The dim, yellowish light of the funeral home illuminated the mourners puttering around in their dark suits and dresses, exchanging quiet words of comfort and grief. The little girl did not like it here. But her parents ushered her in, trying to soothe her as she resisted entering the room.
The gentle rumble of forward movement and the kind warmth of dappled sunlight on my face rouses me from a deep sleep. Riding in cars had always made sleepy as a kid, a habit I seemed not to have kicked in adulthood. A few minutes pass as my head clears the clouds of dreaming, and finally my eyes flutter open.
To Current or Aspiring Graduate Students
One of the most mentally difficult periods of my life is being made worse by feeling like a huge cliché. We have all heard the memes of a “quarter-life crisis”, the slightly less famous cousin of the universally acknowledged mid-life crisis. And yet here I am, in my late twenties, mentally paralyzed by the single thought: “Am I really doing what I want in life?”
The Scientist's Dilemma
Spilling my coffee on a first date, dramatically slipping on ice after stepping off a city bus, and unwittingly yelling at my boyfriend to “MAKE ME SOME SOUP!” whilst he was unmuted on a Zoom work meeting - these and many more embarrassing things, I have done. And each were mortifying in their own way. And yet the story I’d like to tell isn’t about any of those incidents. My most embarrassing story isn’t a singular moment, a dramatic gaffe, or a snafu witnessed by many spectators. Rather, it’s a secret I’ve been holding on to, and I’m embarrassed about it even in my own mind. But I’m about to tell you. Are you ready to hear it?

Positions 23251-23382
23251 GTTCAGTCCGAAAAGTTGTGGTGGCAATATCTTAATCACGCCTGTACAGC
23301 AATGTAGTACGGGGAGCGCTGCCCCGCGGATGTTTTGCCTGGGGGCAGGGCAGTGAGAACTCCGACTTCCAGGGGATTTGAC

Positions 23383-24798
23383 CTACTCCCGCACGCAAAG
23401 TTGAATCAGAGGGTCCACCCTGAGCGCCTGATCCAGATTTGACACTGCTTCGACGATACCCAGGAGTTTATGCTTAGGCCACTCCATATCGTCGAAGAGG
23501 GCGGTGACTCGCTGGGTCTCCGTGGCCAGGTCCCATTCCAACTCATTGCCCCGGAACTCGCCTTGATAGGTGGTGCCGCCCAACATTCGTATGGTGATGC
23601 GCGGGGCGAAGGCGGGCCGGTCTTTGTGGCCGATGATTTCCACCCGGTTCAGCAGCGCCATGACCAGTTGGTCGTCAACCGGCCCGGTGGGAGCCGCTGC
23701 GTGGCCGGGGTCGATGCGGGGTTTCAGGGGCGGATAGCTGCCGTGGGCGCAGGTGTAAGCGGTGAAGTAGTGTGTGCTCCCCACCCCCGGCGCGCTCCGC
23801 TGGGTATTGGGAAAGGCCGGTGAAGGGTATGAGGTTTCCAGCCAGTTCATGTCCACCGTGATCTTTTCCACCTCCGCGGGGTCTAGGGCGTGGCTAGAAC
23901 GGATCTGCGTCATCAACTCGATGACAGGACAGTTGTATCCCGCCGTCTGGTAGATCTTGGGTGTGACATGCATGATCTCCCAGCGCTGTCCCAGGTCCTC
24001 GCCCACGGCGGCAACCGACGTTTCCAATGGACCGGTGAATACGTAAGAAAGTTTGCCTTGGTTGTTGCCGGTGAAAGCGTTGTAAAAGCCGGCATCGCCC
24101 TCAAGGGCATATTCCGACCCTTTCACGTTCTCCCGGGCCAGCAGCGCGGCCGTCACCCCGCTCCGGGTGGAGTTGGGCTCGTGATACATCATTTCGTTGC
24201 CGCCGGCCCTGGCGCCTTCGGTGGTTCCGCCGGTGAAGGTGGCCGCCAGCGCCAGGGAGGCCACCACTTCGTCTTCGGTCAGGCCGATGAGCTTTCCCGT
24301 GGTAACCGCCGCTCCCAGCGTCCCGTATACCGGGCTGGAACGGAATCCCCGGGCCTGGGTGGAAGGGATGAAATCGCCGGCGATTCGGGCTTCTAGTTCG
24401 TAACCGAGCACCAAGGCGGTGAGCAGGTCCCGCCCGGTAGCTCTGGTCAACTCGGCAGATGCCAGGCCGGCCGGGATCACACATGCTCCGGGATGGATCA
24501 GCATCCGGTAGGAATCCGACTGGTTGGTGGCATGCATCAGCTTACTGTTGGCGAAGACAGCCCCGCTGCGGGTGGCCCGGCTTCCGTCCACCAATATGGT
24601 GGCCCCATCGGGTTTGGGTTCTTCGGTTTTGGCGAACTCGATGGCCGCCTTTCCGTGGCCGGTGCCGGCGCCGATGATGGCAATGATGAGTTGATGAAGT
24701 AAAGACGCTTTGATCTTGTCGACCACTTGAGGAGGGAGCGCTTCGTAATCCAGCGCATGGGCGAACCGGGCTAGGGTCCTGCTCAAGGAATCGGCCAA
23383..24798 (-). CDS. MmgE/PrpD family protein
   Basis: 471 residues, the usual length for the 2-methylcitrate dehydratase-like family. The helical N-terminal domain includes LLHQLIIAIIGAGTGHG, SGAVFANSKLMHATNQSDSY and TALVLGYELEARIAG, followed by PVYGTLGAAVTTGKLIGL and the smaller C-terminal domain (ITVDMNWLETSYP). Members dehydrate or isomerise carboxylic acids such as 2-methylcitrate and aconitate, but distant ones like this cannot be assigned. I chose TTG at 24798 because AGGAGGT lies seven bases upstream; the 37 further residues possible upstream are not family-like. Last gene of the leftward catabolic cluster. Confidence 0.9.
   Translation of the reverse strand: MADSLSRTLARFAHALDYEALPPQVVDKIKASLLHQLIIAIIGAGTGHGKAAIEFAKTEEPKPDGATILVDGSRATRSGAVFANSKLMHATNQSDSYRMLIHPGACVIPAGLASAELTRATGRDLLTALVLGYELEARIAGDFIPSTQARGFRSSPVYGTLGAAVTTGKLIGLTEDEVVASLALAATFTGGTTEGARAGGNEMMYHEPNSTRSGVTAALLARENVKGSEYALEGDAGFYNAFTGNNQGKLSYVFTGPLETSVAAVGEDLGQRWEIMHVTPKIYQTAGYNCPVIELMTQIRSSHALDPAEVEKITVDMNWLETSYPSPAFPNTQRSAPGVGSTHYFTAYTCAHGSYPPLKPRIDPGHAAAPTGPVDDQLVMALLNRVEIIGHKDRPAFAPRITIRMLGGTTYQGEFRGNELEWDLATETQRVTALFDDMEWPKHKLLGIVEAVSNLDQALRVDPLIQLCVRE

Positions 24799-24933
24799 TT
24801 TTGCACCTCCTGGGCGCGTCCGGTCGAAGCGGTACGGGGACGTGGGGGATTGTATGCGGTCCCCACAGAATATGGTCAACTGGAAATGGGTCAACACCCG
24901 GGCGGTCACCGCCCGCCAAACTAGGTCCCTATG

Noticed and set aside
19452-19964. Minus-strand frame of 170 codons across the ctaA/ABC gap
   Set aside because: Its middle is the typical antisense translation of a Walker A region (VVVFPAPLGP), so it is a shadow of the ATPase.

Not Sure What to Watch? Take this Quiz.
“There’s nothing to WATCH!” I lament to my boyfriend, as I sit on the couch flipping through Netflix, Hulu, Prime TV, my entire iTunes library, and every app on Roku that I can log into with Comcast. Surely you have been there too: facing a plethora of choices but rife with indecision. It feels like that familiar meme: staring into a closet full of clothes and complaining that one has nothing to wear. My sister calls it Analysis Paralysis.
A Place for Magic
In the hazy blue light of dawn on a cool morning, there was calm. She breathed in deeply with her eyes closed. These precious early moments of the day felt like her alone time with the city. These moments - before throngs of people emerged from their apartments seeking transportation and jobs and coffee and human connection in a world that feels increasingly isolated. Right now there was no mayhem - only the stirrings of others mad enough to start their day at the crack of dawn and brace themselves for the hustle.